TRIBUTES

The tributes below have been contributed to reflect on the experiences, grief and gratitude of those who have either participated in,
or been close to those involved in Peacekeeping or Peacemaking operations.

The Australian Peacekeeper

Nikki Reggett, (15 years old)
Dedicated to my Daddy who served as a Peacemaker in Somalia 1994

in honour of Australian Peacekeepers on Australian Peacekeeper Day 14 September 2008

They are the veterans from the hidden wars
That many do not know
They have fought for the peace of others
And recognition we do owe

They are the veterans often not acknowledged
Though they always wish they were
They are the forgotten ones on ANZAC day
I’m sure they will concur

Indonesia, Cambodia, Somalia
Not just the great wars and Vietnam
All fought for one gift in mind
Their sacrifice is no sham

They have served their country under blue beret
Keeping peace where it is needed
They put others above their lives
Their duty they have exceeded

They are the veterans who often are not acknowledged
Though they always wish they were
They are the forgotten ones on ANZAC day
I’m sure they will concur 

Their stories not relayed
No learning from their mistakes
They sacrificed their all
Not worrying about what was at stake

These men fought with the United Nations
Who served for others peace
In Rwanda, Bouganville and Pakistan
Their loyalty to Australia will never cease

They are proud to be Aussie veterans
Though often not seen as such
They are the just some average guys
Yet Australians owe them much

They are the veterans who often aren’t acknowledged
Though they always wish they were
They are the forgotten ones on ANZAC day
I’m sure they will concur

Don’t forget the young veterans who sacrificed
Their livelihood for you today
For they served in different conflicts
But same price they have had to pay

Never fall in love with the travelling Soldier

Shona Traill

Never fall in love with the travelling soldier
were the words I once heard in a song.

But my heart fills with love and anticipation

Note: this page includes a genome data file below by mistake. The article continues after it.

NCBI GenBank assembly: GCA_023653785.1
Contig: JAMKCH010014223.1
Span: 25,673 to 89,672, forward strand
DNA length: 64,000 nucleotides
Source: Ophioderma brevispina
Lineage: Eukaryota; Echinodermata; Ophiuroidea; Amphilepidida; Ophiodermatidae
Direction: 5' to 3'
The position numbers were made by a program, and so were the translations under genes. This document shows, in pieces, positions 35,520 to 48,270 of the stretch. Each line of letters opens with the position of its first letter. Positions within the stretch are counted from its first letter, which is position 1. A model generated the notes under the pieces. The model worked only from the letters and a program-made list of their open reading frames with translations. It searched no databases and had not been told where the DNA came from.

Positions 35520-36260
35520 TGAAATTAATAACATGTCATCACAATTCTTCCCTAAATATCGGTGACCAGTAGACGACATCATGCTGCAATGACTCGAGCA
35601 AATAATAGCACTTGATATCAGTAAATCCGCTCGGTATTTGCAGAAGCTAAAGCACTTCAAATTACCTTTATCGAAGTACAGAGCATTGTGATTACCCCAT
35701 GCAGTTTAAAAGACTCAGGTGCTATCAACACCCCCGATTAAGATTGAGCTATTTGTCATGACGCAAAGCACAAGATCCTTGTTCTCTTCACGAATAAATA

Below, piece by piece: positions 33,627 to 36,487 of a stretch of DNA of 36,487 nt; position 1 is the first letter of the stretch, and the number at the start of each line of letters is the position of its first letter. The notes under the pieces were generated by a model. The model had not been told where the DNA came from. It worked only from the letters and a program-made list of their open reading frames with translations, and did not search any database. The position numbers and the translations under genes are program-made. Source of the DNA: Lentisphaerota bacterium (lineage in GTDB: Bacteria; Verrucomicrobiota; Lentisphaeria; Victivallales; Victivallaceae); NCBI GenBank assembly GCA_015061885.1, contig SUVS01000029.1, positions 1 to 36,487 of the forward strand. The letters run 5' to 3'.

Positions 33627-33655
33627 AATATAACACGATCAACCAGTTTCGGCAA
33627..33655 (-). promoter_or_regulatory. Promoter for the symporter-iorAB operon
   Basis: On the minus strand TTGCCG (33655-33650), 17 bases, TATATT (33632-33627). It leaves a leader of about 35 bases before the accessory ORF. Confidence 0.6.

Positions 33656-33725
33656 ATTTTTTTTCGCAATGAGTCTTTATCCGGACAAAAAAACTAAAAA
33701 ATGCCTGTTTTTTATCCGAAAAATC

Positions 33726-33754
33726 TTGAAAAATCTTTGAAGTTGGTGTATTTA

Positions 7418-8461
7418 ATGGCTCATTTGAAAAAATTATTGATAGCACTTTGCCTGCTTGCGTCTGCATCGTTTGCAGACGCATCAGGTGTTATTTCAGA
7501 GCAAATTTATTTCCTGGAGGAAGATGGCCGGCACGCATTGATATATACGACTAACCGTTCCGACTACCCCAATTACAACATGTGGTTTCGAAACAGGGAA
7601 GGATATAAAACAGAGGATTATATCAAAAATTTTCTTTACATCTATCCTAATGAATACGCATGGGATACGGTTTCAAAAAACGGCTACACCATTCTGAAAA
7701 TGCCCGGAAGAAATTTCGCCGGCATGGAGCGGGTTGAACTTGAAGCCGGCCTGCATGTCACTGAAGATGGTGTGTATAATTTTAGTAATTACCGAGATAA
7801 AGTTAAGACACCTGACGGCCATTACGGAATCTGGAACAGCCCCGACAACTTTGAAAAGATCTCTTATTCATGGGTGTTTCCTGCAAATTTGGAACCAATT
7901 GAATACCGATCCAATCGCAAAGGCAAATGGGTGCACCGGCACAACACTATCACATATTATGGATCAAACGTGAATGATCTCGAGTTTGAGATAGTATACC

waiting for my soldier’s return.

I could never love another while my soldier
beckons me with his words of love.

Promises forever of his undying passion
wait for me on his return.

Absence makes the heart grow fonder
I think on these words alone at night,

As my heart aches with love for you…
My travelling soldier

I wait for your return…..
I long for your return.

My love fills like a well,
waiting to fill your senses,

When you come home to me.

My Dad, the ex-Soldier

Jassie M Copeland 11 y.o. ©
22/4/10

You know I am always here, 
always ready to lend an ear, 
I will help you through your troubles and always stand by you, 
I love you always and shall never leave you, 
I know what you have suffered and been through, 
so I shall try my best, 
to always understand you, 
I know what ANZAC day means, 
all the hardship, mateship, 
Aussie spirit that our diggers go through day by day, 
I know you wish you could go back there daddy, 
and I will understand, but I will NEVER let you go again, 
I hope you understand, 
I know you sleep from time to time and sometimes miss important dates, 
but the only thing I care about is that you are ok, 
I know the stress that you go through, 
and will always cuddle you, 
I know you wish you could do a lot more things, 
but I understand and love you, 
for just you, I LOVE YOU!

Proud of you Boys

Jim Stow

The Sailors, the RAAFies,
The Soldiers ‘n’ all,
Once answered our country
When they gave us a call. 

We’re proud of our boys,
The Pollies would say,
But we don’t want their thanks
In our fortnightly pay. 

They wanted their soldiers,
So we went and we tried,
Now look at what they do,
If they hadn’t quite died. 

Their benefits are protected,
Yet they won’t change their stance,
Whilst you and me,
Lose the seat of our pants. 

Put down your pen
and pick up a gun,
Get off your arse,
and see what you’ve done, 

Go days without sleep
and lay in the dirt,
Careful you don’t crease
that nice tie and shirt. 

Let’s rattle your nerves
And scatter your brain,
Then we’ll watch your life
Go down the drain. 

We don’t ask a lot,
Please be fair and be just.
‘Cos what you have done
Has eroded our trust. 

These conflicts you enter,
Then call for our help,
Well next time it happens
Try doin’ it yourself !!!

peacekeepers

The Peacekeeper

by Rune Bjornsen

You saw them die on TV.
Then you got your orders.
To go there yourself.

You went,
You said goodbye to your loved ones.
Walked aboard the plane.
It lifted from the ground.
You fell asleep.

You walked out of the plane.
Smelled the air.
Looked around.
At a foreign country.
You loaded your rifle.
Hoping you would never have to fire it at someone.
Lifted your pack.
Boarded the transport.
You tried to take it in.
The burned houses.
The litter in the streets.
On the way to your new home away from home.

You arrived at your base.
Got your kit stowed away.
Went on your first patrol.
Heart pounding a little extra.
You met them then,
the people getting killed on TV.
Smiling at you.
Spitting at you.
You did your job.

You held a newborn baby in your arms
while the medic took care of the mother in the morning.
In the evening you kicked in a door,
and ransacked a house looking for weapons.